Method | i | ${\mathit{e}}_{1}$ | ${\mathit{e}}_{2}$ | ${\mathit{e}}_{3}$ | ${\mathit{e}}_{4}$ | $\mathit{\rho}$ | Time |
---|---|---|---|---|---|---|---|

SM [30] | 16 | $1.7(-90)$ | $9.2(-90)$ | 0 | 0 | 2.0000 | 128.719 |

CM [51] | 10 | $1.2(-81)$ | $6.5(-81)$ | 0 | 0 | 3.0068 | 63.071 |

MP [51] | 10 | $5.3(-131)$ | $2.8(-130)$ | 0 | 0 | 3.0015 | 66.297 |

HM [51] | 9 | $1.1(-67)$ | $6.1(-67)$ | 0 | 0 | 3.0671 | 109.813 |

NM1 (18) | 9 | $2.4(-134)$ | $1.3(-133)$ | 0 | 0 | 3.0589 | 54.781 |

NM2 (19) | 9 | $2.7(-111)$ | $1.5(-110)$ | 0 | 0 | 3.0493 | 61.610 |

HP4 [53] | 8 | $1.7(-90)$ | $9.2(-90)$ | 0 | 0 | 4.1557 | 54.875 |

**Table 4.**Information of matrices considered from the Matrix-Market Library [55].

${\mathit{M}}_{\#}$ | Name of Problem | Description |
---|---|---|

${M}_{1}$ | 1138 BUS | Order: $(1138,1138)$, rank =1138, condition number (est.): 1 (+2) |

${M}_{2}$ | YOUNG1C | Order: $(841,841)$, rank = 841, condition number (est.): 2.9 (+2) |

${M}_{3}$ | BP$\underline{\phantom{\rule{3.33333pt}{0ex}}\phantom{\rule{3.33333pt}{0ex}}}$600 | Order: $(822,822)$, rank = 822, condition number (est.): 5.1 (+06) |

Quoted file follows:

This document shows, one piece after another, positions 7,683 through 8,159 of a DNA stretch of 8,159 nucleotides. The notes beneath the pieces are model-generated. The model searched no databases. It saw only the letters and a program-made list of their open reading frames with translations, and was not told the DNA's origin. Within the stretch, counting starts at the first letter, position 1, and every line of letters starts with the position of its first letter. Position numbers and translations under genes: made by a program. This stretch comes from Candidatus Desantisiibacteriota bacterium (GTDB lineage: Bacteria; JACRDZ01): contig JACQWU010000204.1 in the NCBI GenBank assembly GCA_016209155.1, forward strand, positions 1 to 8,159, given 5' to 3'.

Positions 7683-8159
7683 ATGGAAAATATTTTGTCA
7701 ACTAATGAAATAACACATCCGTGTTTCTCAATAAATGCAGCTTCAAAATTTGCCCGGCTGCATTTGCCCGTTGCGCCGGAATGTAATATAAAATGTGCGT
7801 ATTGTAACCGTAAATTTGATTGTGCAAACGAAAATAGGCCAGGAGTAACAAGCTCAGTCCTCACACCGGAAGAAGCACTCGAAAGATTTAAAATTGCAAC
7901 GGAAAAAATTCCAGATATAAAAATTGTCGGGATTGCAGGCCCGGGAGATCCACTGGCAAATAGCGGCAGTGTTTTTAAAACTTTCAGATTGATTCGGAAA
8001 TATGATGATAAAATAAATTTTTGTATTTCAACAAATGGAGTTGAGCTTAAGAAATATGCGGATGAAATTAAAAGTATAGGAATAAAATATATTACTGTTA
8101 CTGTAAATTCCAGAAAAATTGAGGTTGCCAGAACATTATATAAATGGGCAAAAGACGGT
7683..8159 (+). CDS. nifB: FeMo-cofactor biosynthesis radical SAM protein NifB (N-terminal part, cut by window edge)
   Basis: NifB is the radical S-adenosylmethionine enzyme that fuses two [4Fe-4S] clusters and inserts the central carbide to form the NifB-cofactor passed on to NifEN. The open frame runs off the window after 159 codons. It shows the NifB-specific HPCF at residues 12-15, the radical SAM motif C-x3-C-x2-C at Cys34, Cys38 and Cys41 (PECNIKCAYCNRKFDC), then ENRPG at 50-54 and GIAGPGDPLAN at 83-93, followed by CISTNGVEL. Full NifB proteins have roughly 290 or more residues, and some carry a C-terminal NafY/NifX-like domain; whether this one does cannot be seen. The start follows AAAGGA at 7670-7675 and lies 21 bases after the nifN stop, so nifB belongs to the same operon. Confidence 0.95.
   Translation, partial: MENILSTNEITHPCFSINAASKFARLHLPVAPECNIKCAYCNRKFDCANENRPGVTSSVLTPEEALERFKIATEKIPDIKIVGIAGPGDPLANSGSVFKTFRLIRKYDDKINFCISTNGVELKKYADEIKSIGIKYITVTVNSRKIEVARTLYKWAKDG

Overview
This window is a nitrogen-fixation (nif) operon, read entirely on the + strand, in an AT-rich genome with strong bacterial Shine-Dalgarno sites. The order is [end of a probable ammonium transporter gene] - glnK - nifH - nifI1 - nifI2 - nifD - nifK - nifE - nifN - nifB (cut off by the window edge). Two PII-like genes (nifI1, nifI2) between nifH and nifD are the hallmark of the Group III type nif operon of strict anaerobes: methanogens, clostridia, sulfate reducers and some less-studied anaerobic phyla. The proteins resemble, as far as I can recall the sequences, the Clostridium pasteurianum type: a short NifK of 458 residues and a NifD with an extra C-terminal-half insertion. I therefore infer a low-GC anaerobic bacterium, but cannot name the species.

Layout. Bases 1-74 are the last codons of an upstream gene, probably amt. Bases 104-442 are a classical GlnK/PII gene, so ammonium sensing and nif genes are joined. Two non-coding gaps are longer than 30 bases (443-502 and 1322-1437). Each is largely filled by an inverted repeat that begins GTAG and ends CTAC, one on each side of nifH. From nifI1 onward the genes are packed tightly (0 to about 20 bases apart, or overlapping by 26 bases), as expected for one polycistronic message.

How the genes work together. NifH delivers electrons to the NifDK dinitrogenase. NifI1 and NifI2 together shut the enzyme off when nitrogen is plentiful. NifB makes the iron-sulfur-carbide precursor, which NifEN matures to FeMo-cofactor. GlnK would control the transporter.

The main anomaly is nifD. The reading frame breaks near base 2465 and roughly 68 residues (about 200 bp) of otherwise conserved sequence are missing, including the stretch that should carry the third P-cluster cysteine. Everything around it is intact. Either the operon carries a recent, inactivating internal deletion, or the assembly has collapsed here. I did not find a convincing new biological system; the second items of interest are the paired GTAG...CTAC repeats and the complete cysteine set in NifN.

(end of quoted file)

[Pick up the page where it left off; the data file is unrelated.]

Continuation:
${M}_{4}$ | ILLC1850 | Order: $(1850,712)$, rank = 712 |

${M}_{5}$ | WM3 | Order: $(207,260)$, rank = 207 |

${M}_{6}$ | BEAUSE | Order: $(497,507)$, rank = 459 |

**Table 5.**Performance of iterative methods for the different matrices defined in Table 4.

${\mathit{M}}_{\#}$ | Method | i | ${\mathit{e}}_{1}$ | ${\mathit{e}}_{2}$ | ${\mathit{e}}_{3}$ | ${\mathit{e}}_{4}$ | Time |
---|---|---|---|---|---|---|---|

${M}_{1}$ | SM [30] | 51 | $6.5(-7)$ | $4.1(-10)$ | $1.2(-10)$ | $1.3(-6)$ | 113.688 |

CM [51] | 32 | $6.0(-7)$ | $3.3(-9)$ | $1.3(-10)$ | $1.6(-6)$ | 71.687 | |

MP [51] | 30 | $5.3(-7)$ | $9.7(-10)$ | $1.2(-10)$ | $1.3(-6)$ | 68.750 | |

HM [51] | 28 | $7.8(-7)$ | $1.6(-6)$ | $1.6(-10)$ | $1.6(-6)$ | 63.297 | |

NM1 (18) | 26 | $7.5(-7)$ | $2.4(-9)$ | $1.7(-10)$ | $1.3(-6)$ | 51.437 | |

NM2 (19) | 27 | $5.2(-7)$ | $4.2(-10)$ | $1.2(-10)$ | $1.6(-6)$ | 53.750 | |

HP4 [53] | 26 | $5.3(-7)$ | $4.3(-10)$ | $1.2(-10)$ | $1.4(-6)$ | 42.548 | |

${M}_{2}$ | SM [30] | 21 | $5.8(-6)$ | $4.5(-6)$ | $3.7(-14)$ | $2.7(-13)$ | 47.203 |

CM [51] | 14 | $9.7(-12)$ | $7.7(-13)$ | $3.5(-14)$ | $2.9(-13)$ | 34.015 | |